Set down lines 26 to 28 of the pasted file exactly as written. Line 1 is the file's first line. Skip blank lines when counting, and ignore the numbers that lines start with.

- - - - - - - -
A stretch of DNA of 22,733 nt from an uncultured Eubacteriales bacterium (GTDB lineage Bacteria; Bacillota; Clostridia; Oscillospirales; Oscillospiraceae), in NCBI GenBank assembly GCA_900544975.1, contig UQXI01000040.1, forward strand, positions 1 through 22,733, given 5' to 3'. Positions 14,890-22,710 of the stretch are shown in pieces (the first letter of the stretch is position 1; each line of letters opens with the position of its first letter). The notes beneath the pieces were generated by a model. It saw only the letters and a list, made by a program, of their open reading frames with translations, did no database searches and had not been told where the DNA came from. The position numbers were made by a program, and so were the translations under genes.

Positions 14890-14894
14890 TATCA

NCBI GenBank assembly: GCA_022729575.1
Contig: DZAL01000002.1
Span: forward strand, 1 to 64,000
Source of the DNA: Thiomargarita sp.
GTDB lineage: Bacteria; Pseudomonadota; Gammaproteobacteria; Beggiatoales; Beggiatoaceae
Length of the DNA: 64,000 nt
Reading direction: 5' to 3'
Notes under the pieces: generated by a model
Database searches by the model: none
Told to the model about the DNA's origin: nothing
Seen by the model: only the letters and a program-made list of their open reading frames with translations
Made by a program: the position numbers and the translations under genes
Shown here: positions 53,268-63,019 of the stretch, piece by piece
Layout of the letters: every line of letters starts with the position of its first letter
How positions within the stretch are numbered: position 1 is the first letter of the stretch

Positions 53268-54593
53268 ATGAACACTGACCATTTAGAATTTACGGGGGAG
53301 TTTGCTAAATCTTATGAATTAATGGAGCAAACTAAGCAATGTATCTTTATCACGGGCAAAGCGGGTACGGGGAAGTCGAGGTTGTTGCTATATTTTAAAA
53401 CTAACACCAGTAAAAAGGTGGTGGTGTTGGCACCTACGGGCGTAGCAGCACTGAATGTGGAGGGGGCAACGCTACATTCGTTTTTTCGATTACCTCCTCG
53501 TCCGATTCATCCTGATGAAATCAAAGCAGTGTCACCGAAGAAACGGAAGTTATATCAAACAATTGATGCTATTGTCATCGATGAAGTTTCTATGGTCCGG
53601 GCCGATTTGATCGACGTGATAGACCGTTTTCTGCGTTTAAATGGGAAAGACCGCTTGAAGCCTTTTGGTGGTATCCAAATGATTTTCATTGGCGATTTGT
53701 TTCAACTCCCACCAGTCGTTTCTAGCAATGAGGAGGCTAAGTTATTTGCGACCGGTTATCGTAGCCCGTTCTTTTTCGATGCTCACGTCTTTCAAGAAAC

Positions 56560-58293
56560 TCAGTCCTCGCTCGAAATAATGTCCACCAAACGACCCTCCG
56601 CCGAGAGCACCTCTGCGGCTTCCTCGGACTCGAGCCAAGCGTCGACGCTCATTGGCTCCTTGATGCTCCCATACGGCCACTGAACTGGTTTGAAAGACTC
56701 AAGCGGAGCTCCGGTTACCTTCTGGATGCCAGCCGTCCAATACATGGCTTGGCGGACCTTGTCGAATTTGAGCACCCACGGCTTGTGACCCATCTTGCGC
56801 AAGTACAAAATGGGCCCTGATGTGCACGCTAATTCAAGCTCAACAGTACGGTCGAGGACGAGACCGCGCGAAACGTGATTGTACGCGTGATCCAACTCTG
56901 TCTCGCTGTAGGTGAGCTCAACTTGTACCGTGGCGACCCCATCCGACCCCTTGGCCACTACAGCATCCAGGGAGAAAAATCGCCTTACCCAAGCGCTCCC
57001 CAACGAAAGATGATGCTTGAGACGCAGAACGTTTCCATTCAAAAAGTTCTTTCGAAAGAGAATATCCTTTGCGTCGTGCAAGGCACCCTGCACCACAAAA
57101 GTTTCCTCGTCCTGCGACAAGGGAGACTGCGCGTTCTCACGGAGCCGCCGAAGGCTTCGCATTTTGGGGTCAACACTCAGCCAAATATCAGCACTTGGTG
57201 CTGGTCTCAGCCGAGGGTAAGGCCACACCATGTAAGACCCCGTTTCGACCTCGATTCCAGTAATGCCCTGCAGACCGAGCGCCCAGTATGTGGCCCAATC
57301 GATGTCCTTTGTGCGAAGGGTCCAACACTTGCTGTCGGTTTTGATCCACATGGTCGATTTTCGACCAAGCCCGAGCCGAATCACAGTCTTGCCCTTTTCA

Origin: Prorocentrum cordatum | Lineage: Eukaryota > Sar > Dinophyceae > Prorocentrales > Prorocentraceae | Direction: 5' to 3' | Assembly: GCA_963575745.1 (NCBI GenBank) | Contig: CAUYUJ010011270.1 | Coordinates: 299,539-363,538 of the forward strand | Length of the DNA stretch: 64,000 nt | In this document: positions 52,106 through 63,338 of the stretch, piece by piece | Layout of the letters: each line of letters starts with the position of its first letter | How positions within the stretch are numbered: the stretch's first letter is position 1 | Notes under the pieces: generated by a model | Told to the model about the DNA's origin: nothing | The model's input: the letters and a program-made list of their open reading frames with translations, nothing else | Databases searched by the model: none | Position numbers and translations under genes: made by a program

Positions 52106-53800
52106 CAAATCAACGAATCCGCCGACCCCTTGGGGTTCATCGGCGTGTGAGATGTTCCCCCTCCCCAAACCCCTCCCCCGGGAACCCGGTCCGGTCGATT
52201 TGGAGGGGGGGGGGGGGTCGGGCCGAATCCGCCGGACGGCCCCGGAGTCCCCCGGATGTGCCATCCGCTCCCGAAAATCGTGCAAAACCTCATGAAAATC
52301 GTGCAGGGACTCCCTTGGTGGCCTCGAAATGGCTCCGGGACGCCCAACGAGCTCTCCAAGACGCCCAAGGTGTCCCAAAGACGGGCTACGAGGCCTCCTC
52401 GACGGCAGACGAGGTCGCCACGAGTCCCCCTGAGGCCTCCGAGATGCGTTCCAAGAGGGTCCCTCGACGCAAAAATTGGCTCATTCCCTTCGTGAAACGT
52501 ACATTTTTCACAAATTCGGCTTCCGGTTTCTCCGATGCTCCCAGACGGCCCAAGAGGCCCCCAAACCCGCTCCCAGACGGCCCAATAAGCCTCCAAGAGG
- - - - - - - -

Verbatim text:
Positions 56560-58293
56560 TCAGTCCTCGCTCGAAATAATGTCCACCAAACGACCCTCCG
56601 CCGAGAGCACCTCTGCGGCTTCCTCGGACTCGAGCCAAGCGTCGACGCTCATTGGCTCCTTGATGCTCCCATACGGCCACTGAACTGGTTTGAAAGACTC